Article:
Mending the Mind

Oliver Kamm

Reviewed by N. J. Cooper

His sharing of the work of writers who have given him comfort with their accounts of symptoms that matched his own provides many pleasures, both of recognition and enlightenment. But it is in his eloquently clear accounts of his own suffering and recovery that the book becomes most valuable. As he found, it is almost impossible to read when in the grip of severe depression and so I imagine that Mending the Mind will be of most practical use to the friends and relations of sufferers [Read more...] in Reviews

Trigger Warning: My Lesbian Feminist Life

Sheila Jeffreys

Reviewed by Zoë Fairbairns

Sheila doesn’t want you to look away. Back in the early 1970s, she made herself unpopular in some leftist circles by noting that what was referred to as sexual freedom just meant ‘turning women into more enthusiastic sexual partners for men’. In 1978, she and other attendees at a national Women’s Liberation conference organized a pornography exhibition to draw attention to porn as a form of violence against women [Read more...] in Reviews


Julia Alvarez

* A 2020 Notable Book

Reviewed by Elsbeth Lindner

Antonia’s afterlife is a journey full of questions and quandaries, good choices and bad, dilemmas of the moral and personal kind which connect at multiple levels with America’s essential issues of the moment. For what, and whom, are citizens, employers, law-enforcement officers and family members responsible? How far should any one person go, to help another, related or not? Alvarez juggles all this with humor and restraint, drawing forth a portrait of a female sensibility addressing some of the most fundamental questions of social engagement [Read more...] in Reviews

Frying Plantain

Zalika Reid-Benta

* A 2020 Notable Book

Reviewed by Alison Burns

Kara is shaping up to be a most appealing character: strong, observant, conflicted, lonely. Her mother and grandmother (‘Nana’) don’t get on, partly perhaps because Eloise herself got pregnant at 17 – a fate Eloise is determined to spare her daughter. Nana spends her time when she’s not at church obsessively cooking and vacuuming; when her obstinate husband (Kara’s grandfather) turns up, she ignores him and refuses to feed him. Everybody else shouts and screams, while food is forced upon them [Read more...] in Reviews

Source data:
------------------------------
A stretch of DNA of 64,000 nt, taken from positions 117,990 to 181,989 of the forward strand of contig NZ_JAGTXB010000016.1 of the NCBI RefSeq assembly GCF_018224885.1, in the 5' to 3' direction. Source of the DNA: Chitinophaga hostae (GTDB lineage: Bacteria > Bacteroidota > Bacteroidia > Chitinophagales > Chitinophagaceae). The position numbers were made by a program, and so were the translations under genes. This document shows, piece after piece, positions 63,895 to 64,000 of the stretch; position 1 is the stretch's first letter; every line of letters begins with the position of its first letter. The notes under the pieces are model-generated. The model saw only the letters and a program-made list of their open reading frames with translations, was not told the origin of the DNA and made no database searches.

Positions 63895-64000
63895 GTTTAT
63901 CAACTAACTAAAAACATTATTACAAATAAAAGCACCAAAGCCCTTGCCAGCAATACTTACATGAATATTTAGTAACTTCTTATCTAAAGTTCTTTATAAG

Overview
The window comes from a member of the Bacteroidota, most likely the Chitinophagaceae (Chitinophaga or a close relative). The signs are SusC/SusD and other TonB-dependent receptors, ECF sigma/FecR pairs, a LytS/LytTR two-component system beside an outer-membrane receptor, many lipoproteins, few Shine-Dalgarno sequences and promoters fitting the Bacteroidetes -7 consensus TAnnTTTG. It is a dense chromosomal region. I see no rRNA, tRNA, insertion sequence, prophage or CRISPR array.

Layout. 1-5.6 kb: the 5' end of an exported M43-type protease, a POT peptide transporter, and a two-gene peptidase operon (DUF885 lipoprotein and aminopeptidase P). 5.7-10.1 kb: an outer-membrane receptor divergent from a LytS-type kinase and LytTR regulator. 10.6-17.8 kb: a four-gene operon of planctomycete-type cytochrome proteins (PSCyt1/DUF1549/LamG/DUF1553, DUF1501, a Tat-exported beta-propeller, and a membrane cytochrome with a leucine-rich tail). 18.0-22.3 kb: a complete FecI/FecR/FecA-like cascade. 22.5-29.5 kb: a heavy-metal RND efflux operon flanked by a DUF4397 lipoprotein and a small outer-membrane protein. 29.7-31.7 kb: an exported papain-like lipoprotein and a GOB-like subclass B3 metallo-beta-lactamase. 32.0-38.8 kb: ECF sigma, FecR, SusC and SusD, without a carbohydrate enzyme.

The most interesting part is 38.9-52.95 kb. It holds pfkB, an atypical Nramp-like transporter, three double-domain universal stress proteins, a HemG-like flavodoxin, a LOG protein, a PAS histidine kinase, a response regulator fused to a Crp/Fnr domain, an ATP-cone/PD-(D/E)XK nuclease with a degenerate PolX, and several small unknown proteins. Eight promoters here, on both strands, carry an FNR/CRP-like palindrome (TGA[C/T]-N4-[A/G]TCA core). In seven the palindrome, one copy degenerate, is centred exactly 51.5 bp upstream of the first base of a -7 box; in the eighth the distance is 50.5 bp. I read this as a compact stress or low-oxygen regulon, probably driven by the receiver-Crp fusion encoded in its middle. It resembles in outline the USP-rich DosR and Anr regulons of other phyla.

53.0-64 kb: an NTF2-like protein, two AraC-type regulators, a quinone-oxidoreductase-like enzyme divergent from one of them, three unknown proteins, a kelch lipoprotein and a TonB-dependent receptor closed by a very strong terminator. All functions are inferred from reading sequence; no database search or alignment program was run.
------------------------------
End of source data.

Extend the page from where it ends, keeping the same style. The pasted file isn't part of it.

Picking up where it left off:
Man of My Time

Dalia Sofer

* A 2020 Notable Book

Reviewed by Elsbeth Lindner

The gift of Hamid’s father’s ashes in a peppermint tin, which the son must carry around in his pocket – Hamid has been tasked with taking them back to Iran for burial – is but one of the bitter notes of humour and lingering symbols to be found in this melancholy but fully-fleshed portrait of inescapable taint. Hamid’s account of becoming the man he is offers no exculpation. Instead his ashy vision wraps all the characters in a cloak of greater or lesser complicity, misfortune and corruption [Read more...] in Reviews

Djinn Patrol on the Purple Line

Deepa Anappara

* A 2020 Notable Book

Reviewed by Rachel Hore

As a one-time journalist in Delhi, Deepa Anappara knows of what she writes, and her prose, richly punctuated by local idiom, is exceptionally vivid. She evokes the variety, individuality and vitality of the characters in Jai’s community with skill and humour, whilst underlining the appalling conditions in which they live. There’s little sanitation and they must join long queues for toilets or simply use the rubbish dump or the street [Read more...] in Reviews

Not at Home

Doris Langley Moore

* A 2020 Notable Book

Reviewed by Elizabeth Hilliard Selka

Doris Langley Moore found time to write six novels between 1932 and 1959, of which Not At Home was published in 1948 and is now reissued alongside her others by Dean Street Press with an introduction by Sir Roy Strong…The story introduces Elinor MacFarren, a botanical artist living alone in a large London house full of beautiful things who, to defray costs, takes a lodger. To summarize the plot briefly, this is a disaster [Read more...] in Reviews